6 essential elements of a good business plan

Entrepreneurs, executives and venture capitalists discuss how to craft a business plan that will impress investors and be a good road map for your company.

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“For a business plan to be effective and attractive to investors and partners, you must be able to provide tangible data and information that supports the notion that your demographic is strong and growing, and that market trends support the continued need for your service or product offering,” says Brock Murray, cofounder & COO, seoplus+.

[ Related: 7 attributes of a successful CMO in the digital age ]

“Sequoia Capital has a great framework that every business plan should use: separate your Total Addressable Market (everyone who conceivably needs your product category), Serviceable Addressable Market (everyone who needs your specific product or service, limited by factors like where you can do business) and Serviceable Obtainable Market (the portion of the market you can realistically capture),” says Christopher S. Penn, vice president, Marketing Technology, SHIFT Communications. “For example, lots of companies say everyone is a customer, and while that may be a TAM, if the company has only one salesperson, their SOM is significantly smaller. VCs and investors especially want to understand what's realistically obtainable, and splitting out your addressable markets… shows them you're not just presenting pipe dreams.”

Also be sure to “include a competitive analysis section,” says Bryan Robertson, founder & chief revenue officer, Mindyra. “Every business has competition, so it's a good idea to research companies in your industry who are fighting for the same customers. You should include specific details about their strengths and weaknesses. This forces you to become very familiar with your market. It also encourages you to think of ways to differentiate your business [from] the competition.”

5. Financials (how much cash you need and when you’ll pay it back)

“Make sure that the plan goes into exacting detail about how much startup capital will be needed, where it will come from and how it will be paid back,” says Bruce Stetar, executive director, Graduate Business Programs, SNHU.  “Equal importance should be given to how you [plan to] pay back capital as how you acquire it. Investors want to know when they will see a return.  Failing to plan adequately for capital acquisition and payback is one of the chief reasons that new businesses fail.”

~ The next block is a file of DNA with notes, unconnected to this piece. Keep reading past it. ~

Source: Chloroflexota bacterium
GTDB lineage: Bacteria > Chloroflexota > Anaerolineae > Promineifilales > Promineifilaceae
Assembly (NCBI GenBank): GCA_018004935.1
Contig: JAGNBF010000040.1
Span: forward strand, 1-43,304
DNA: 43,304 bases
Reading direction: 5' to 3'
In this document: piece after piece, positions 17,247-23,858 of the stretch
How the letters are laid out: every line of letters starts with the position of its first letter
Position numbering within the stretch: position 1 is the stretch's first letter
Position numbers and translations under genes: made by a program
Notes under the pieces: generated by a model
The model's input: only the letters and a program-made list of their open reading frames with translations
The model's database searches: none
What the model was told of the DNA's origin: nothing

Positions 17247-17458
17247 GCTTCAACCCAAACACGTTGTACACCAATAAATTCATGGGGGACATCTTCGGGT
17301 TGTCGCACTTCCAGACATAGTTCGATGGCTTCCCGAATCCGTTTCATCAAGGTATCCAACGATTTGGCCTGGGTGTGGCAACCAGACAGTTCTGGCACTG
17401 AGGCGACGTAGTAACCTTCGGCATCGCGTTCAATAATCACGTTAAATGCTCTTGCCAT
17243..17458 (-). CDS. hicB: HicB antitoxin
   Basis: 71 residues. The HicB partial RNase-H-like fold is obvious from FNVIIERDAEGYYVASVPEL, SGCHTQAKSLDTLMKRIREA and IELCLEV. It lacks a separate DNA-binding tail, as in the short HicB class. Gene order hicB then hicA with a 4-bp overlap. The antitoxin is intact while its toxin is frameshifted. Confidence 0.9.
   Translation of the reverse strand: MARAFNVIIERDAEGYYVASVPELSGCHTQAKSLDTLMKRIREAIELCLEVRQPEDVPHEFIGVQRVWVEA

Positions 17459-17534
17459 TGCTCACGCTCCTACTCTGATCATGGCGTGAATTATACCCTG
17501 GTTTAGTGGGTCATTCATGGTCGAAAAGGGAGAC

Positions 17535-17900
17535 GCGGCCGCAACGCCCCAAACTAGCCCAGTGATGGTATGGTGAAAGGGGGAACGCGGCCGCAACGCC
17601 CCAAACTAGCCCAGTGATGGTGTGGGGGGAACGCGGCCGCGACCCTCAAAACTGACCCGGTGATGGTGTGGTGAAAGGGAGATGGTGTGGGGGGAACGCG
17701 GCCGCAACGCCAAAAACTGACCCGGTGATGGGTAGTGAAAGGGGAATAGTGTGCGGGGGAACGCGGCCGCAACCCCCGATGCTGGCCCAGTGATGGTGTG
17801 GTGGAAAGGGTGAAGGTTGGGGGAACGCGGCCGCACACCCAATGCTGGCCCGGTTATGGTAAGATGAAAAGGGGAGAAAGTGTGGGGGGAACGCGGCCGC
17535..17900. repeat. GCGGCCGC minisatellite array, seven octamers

“Whether you're hoping to receive funding to build a brick-and-mortar shop or a technology venture, you must have your numbers straight,” says Erica Swallow, founder & CEO, Southern Swallow. “For tech entrepreneurs, I'm a big fan of the startup financial model template developed by startup investor David Teten, in collaboration with a couple of colleagues. Based in a nearly fully-automated Excel worksheet, it enables early-stage entrepreneurs to map out their financial plan, without being too overwhelming. It's the best startup financial model I've encountered over the past five years.”

6. Marketing plan

“It is critical to have a plan [for] how you are going to spend your marketing budget,” says Deborah Sweeney, CEO, MyCorporation. “Assess different options (paid search, salespeople, flyers, [social media], etc.) and the associated ROI with each.”

“The plan should cover both sales and advertising strategies and costs,” says Stetar, as well as customer acquisition costs. “Be conservative here since you will look good if your over achieve but it will cost you investor confidence if you under achieve.”

A successful business plan is one is easy to read and follow

You need to make your business plan easy to read and follow. “There's nothing more daunting than to receive an all-text business plan, 30 pages in length,” says Swallow. “Keep your potential investors engaged by including product and user photos, team headshots, colorful headings, financial graphs, charts, tables, anything to make reading more of a pleasure. Even bullet points help.”

Indeed, “don’t underestimate the importance of visuals,” says Arvai. “Researchers have found that presentations using visual aids are, on average, 43 percent more persuasive than those without.”

Finally, before you go public with your plan, “have trusted mentors and expert peers look over it [and give you] their feedback,” says Sam Lundin, CEO, Vimbly. “Having [someone] review your business plan [before you present it to investors] is crucial.”

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